Before his execution, Louis Riel left behind this prophecy; “My people will sleep for 100 years, but when they awake, it will be the artists that give them their spirit back.” Turns out he was right, as directors PJ Marcellion and Hermon Farahi prove in When We Awake, a documentary about Indigenous musicians who are bringing their culture’s music into the era of iTunes and Spotify. This documentary kind of serves as the perfect follow-up to Rumble, another documentary about the impact of Native culture on modern music. These films are similar, yet they are different. Rumble focused on Indigenous musicians of yesteryear who changed the face of Jazz and rock music.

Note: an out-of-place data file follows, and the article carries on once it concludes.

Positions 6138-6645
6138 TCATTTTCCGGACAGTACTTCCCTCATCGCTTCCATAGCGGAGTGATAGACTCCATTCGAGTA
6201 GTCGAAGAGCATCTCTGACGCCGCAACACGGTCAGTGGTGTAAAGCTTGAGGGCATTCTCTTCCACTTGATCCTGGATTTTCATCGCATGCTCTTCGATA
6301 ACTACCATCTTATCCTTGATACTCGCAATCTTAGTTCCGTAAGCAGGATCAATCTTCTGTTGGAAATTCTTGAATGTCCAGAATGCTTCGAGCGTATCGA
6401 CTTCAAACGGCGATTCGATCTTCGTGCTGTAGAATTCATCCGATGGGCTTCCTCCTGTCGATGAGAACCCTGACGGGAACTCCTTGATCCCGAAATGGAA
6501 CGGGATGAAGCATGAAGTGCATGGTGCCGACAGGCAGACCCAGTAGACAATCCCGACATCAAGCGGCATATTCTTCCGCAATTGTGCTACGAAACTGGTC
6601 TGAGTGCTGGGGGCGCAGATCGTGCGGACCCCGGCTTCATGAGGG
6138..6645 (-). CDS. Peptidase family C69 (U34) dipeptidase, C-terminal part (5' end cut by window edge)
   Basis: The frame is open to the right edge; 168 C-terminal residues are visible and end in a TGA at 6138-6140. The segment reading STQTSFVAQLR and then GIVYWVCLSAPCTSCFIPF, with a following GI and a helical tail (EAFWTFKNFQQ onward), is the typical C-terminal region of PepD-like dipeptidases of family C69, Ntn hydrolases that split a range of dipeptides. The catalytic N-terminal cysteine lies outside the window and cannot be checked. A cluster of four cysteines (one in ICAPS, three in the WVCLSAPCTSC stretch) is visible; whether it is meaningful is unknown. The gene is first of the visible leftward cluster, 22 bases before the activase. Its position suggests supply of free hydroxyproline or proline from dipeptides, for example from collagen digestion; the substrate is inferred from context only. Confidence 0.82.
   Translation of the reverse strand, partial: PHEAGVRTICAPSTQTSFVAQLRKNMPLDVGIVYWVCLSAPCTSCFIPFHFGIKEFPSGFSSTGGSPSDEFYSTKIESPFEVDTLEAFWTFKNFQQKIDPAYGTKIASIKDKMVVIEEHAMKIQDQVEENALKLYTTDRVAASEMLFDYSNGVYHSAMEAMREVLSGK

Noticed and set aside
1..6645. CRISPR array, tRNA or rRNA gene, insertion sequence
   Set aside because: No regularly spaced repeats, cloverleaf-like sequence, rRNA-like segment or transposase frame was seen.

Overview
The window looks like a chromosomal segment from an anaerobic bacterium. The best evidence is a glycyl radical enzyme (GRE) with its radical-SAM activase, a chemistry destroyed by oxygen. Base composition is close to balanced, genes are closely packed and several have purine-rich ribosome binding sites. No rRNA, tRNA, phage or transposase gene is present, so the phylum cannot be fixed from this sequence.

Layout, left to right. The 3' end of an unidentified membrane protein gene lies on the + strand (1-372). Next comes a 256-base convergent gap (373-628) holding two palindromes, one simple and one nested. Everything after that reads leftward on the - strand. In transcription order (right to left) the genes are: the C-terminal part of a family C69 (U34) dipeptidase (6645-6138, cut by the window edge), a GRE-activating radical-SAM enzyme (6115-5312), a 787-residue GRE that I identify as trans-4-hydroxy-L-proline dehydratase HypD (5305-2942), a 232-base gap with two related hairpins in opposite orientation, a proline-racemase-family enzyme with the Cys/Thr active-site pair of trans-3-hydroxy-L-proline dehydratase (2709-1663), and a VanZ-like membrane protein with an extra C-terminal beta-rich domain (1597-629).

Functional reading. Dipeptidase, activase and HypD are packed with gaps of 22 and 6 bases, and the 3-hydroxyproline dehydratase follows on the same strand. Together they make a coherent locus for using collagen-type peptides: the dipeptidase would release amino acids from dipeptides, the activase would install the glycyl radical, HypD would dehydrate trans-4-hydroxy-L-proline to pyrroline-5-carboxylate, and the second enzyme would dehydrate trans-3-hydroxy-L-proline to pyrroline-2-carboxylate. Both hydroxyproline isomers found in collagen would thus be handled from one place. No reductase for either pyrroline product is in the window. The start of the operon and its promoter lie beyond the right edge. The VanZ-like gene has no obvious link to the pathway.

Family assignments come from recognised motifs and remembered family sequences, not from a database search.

When We Awake is about Indigenous musicians of today who are elevating their music to chart topping levels. It’s a story about Tanya Tagaq, a Juno Award winning singer whose topping the charts with her throat singing. It’s a story about Rex Smallboy, who led War Party, aboriginal equivalent to Public Enemy. It about the Jerry Cans, a folk music group who sings in Inuktitut so their children can stay close to their culture. And you bet it’s about A Tribe Called Red, whose blend of First Nations music and techno have made them international sensation. These are just a few of many musicians the film focuses on.